WASHINGTON — Researchers say
they’ve found the most religious place on Earth — between the southern border
of the Sahara Desert and the tip of South Africa.
Religion is “very important”
to more than three-quarters of the population in 17 of 19 sub-Saharan nations,
according to a new survey.
In contrast, in the United
States, the world’s most religious industrialized nation, 57 percent of people
say religion is very important.
“On a continent-wide basis,
sub-Saharan Africa comes out as the most religious place on Earth,” said Luis
Lugo, director of the Pew Forum on Religion and Public Life, which released the
study April 15.
According to the survey, 98
percent of respondents in Senegal say religion is very important, following by
93 percent in Mali. The lowest percentage was reported in Botswana, 69 percent,
which is still a healthy majority.
“That begins to paint a
picture of how religious sub-Saharan Africans are,” Lugo said.
The study is part of the
Pew-Templeton Global Religious Futures Project.
More than 25,000 sub-Saharan
Africans responded in face-to-face interviews in more than 60 languages.
While the study confirms
that Africans are, indeed, morally conservative and religiously pious,
researchers explored a variety of topics, including religious tolerance,
polygamy, the role of women in society, and political and economic
Islam and Christianity
dominate as the most popular religions in the region — a stark reversal from a
century ago when Muslims and Christians were outnumbered by followers of
traditional indigenous religions.
But for the past 100 years,
indigenous spirituality has been diluted as missionaries carried Islam and
Christianity throughout the African continent.
The study reports that the
number of Christians in sub-Saharan Africa grew faster than the number of
Muslims, from 7 million in 1900 to 470 million in 2010.
One in five of the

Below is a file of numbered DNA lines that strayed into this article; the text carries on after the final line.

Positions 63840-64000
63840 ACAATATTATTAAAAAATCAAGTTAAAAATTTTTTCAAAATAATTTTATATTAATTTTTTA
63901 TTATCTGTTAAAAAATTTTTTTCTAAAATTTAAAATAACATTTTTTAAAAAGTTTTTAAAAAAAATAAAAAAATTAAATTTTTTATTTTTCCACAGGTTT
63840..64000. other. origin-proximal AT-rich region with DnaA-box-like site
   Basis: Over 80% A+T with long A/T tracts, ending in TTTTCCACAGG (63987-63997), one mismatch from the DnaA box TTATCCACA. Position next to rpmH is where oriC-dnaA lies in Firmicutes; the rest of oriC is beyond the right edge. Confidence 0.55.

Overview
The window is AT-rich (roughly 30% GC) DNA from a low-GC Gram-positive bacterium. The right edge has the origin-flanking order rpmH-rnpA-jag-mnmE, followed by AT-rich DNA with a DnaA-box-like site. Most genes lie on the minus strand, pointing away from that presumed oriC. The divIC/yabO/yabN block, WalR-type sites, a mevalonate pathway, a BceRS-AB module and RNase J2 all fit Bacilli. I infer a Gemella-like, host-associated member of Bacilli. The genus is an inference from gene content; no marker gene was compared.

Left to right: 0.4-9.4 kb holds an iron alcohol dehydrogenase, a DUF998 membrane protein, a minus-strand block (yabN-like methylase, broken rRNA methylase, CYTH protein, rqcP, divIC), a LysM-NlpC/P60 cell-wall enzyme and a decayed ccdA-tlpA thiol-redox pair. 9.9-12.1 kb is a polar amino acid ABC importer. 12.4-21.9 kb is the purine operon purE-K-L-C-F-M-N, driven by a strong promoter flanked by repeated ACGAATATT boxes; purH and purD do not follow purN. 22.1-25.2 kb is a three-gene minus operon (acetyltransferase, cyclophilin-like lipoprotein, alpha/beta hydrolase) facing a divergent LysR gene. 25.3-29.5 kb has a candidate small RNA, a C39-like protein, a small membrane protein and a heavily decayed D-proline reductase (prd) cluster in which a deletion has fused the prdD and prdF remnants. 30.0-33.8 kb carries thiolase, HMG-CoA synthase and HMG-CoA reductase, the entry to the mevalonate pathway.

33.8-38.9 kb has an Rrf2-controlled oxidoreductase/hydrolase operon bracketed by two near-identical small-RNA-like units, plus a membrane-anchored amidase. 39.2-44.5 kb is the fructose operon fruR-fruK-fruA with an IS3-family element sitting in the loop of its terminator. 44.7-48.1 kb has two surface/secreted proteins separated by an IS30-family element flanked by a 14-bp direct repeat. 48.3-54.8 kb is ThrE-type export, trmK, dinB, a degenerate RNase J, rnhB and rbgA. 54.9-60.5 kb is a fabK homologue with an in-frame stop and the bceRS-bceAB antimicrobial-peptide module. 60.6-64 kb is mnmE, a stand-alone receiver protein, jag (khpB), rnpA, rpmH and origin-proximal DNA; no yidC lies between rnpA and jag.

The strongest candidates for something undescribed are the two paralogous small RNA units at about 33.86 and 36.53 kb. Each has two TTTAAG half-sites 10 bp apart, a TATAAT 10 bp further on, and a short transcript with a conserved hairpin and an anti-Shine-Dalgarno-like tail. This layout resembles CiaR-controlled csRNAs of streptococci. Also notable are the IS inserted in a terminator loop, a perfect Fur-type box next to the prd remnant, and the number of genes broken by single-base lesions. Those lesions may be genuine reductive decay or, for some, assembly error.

world’s Christians lives in sub-Saharan Africa.
While a majority of African
Muslims are from the northern region of the continent, nearly 234 million live
below the Sahara Desert.
Indigenous African beliefs
have not disappeared, but are often incorporated into Islam and Christianity,
the report found.
A number of sub-Saharan Africans believe in witchcraft, evil
spirits, reincarnation and other elements of African spirituality. More than
half of the people surveyed in Tanzania, Mali, Senegal and South Africa believe
sacrifices to ancestors or
spirits can protect them from harm.
Such syncretism of religions
is not uncommon in Africa.
Sulayman Nyang, a professor
at Howard University’s African Studies Department, said by honoring traditional
religious practices, sub-Saharan Africans are able to maintain their African
identity and strengthen ethnic unity.
However, Nyang said
indigenous religions are not practiced in a pure form because Africans want to
maintain their “dignity” and “want to be accepted into the new world of
According to the Pew survey,
most sub-Saharan African Muslims are Sunni.
Catholicism dominates in Guinea Bissau, Rwanda and Cameroon, while Liberia,
South Africa, Zambia, Kenya, Nigeria, and Botswana are predominantly
Pentecostalism is rapidly
spreading and deeply influential across the region, and also across Christian
“Casting out of the devil or
evil spirits, high degree of apocalyptic expectations, the health-and-wealth ‘prosperity
gospel’ is the new Christian phenomenon of the Pentecostalism in sub-Saharan Africa,”